How to setup Fluentd to Log to S3 with Rails

Logging is important. When you’re running a fully fledge production application
server, you do not have the luxury of monitoring your rails console all the

In this example, I will go through with you the process of setting up
Fluentd with your Rails App to log data and to upload
them onto S3 for persistent archival purposes.


  • Running Trusty (14.04)
  • Ruby 2.1.2 installed
  • An AWS Account with your AWS Credentials (key and token) ready

Step 1: Download Td-Agent

Wait, isn’t this a Fluentd tutorial? What’s td-agent? Is this a bait and switch?

Nope you’re not! Td-Agent IS
. Just that its a slightly more stable Fluentd binary that is pre-packaged as an rpm/deb which makes it more convenient to deploy on servers.

Got it? Ok lets download!

# root not needed
$ curl -L | sh

Thats it. You’re done. See you next week.

Fluentd dance

Hehe, seriously, you’re going to be out of here real shortly.

Step 2: Install the Fluentd-S3-Plugin

$ sudo gem install fluent-plugin-s3

Step 3: The Configuration

Add a relevant match like the following:

Replace logthis with a specific tag that you’d like to use to differenciate
your different logs.

A good rule of thumb is to use task-based names. ie. “debugging”, “exceptions”

# /etc/td-agent/td-agent.conf
<match logthis.**>
   type s3
   s3_region ap-southeast-1 

   aws_key_id __<INSERT AWS KEY>__
   aws_sec_key __<INSERT AWS SECRET KEY>__
   s3_object_key_format %{path}%{time_slice}_%{index}.%{file_extension}
   s3_bucket <INSERT BUCKET NAME>
   path logs/ # you can change this to anything you like
   buffer_path /var/log/fluent/s3 # this is the directory where your fluent logs
reside before being pushed out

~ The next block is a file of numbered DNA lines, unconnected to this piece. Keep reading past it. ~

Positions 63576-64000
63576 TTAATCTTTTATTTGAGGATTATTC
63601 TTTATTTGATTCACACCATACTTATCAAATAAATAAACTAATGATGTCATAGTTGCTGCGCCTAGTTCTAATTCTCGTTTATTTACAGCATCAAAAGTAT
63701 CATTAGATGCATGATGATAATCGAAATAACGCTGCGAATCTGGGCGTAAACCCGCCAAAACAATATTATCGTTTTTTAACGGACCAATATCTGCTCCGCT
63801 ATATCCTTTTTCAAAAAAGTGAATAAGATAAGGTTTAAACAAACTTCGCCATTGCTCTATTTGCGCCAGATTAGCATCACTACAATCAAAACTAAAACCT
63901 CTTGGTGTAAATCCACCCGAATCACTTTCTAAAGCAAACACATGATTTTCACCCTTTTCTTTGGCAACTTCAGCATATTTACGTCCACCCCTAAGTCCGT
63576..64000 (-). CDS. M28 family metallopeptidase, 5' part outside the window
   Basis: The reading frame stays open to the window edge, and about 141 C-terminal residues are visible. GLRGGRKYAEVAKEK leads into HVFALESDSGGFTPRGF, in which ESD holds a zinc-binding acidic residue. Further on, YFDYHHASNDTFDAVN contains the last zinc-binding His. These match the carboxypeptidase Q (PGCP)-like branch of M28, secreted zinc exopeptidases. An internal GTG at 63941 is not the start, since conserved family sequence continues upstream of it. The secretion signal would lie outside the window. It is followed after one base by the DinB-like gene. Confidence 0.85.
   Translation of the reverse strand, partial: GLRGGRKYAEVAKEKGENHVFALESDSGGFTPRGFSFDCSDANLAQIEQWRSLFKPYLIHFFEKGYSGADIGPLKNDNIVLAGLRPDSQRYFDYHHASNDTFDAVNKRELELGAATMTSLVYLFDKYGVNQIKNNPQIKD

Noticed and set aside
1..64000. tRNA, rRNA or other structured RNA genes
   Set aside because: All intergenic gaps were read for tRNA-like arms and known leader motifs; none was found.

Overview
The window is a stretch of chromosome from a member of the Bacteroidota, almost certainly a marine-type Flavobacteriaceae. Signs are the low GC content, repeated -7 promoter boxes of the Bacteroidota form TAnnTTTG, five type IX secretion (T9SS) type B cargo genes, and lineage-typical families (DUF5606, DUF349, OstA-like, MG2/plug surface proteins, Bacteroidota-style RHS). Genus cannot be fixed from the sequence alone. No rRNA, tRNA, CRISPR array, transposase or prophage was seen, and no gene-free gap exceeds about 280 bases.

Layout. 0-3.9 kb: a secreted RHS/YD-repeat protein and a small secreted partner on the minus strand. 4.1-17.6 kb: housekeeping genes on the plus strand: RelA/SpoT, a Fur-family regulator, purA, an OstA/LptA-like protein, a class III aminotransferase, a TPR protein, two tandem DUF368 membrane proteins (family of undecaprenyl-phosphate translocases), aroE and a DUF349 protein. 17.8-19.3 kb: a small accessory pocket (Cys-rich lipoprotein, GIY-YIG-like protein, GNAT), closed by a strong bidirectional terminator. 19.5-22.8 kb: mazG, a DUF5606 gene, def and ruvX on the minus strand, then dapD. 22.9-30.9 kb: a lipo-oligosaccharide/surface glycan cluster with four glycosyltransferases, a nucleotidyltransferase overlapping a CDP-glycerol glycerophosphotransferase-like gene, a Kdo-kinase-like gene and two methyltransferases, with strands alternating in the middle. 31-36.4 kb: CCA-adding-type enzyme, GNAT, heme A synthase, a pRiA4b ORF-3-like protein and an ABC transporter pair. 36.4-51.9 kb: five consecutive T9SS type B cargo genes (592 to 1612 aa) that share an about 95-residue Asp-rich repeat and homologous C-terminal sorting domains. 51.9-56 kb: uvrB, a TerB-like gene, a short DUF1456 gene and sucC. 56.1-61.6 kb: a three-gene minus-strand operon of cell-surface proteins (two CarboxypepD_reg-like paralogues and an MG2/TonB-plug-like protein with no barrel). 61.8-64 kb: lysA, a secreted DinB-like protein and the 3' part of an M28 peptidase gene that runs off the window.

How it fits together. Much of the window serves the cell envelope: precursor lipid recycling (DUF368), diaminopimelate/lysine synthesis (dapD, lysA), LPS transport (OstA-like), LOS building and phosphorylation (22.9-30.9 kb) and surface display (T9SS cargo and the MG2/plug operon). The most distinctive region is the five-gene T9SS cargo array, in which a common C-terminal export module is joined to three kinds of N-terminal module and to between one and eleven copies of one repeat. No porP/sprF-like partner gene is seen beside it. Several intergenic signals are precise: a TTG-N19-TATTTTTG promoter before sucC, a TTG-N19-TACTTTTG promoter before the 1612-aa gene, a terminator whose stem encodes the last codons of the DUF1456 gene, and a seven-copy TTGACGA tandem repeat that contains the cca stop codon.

time_slice_format %Y%m%d%H%M
   time_slice_wait 1m
   buffer_chunk_limit 256m

Step 4: Creating the relevant buffer_path directory

And of course giving the right permissions.

$ cd /var/log
/var/log $ mkdir fluent
/var/log $ chown -Rf td-agent:td-agent fluent/

Step 5: Start Fluentd

Start td-agent and check if there’s any failure. If there is, tail -f it and

$ service td-agent start
$ tail /var/log/td-agent/td-agent.log

If you see this:

# /var/log/td-agent/td-agent.log
2014-11-11 03:18:58 +0000 [info]: adding source type="forward"
2014-11-11 03:18:58 +0000 [info]: adding source type="http"
2014-11-11 03:18:58 +0000 [info]: adding source type="debug_agent"
2014-11-11 03:18:58 +0000 [info]: adding match pattern="debug.**" type="stdout"
2014-11-11 03:18:58 +0000 [info]: adding match pattern="logthis.**" type="s3"
2014-11-11 03:18:59 +0000 [info]: listening fluent socket on
2014-11-11 03:18:59 +0000 [info]: listening dRuby uri="druby://"

You’re ok.

Step 6: …

For the purpose of this example, we’re going to use

  # if you don't have it already
  $ gem install fluent-logger
  $ irb
  >> require 'fluent-logger'
  => true
  >> logger =, :host=>'localhost', :port=>24224)
  >>'logthis.hey', {:message => "Hello!"})

In your /var/log/fluent directory, you should see a new log file, like:

/var/log/fluent $ ls

Tail it and you should see your message in there.

/var/log/fluent $ tail  s3.201411110327.b5078cdb47b2e167b.log
2014-11-11T03:27:19Z    logthis.hey       {"message":"Hello!"}

Woo! At this stage, give yourself a little pat.


Step 7: Profit(?)

Now, wait for 2 minutes and you should see the log appearing in your assigned S3 Bucket’s path from your td-agent.conf file.

# /etc/td-agent/td-agent.conf
<match ...>
   type s3
   path logs/ # <-- 

If you don’t, check your /var/log/td-agent/td-agent.log if you’re having any

Congratulations! You’re now running a fully archived logging system!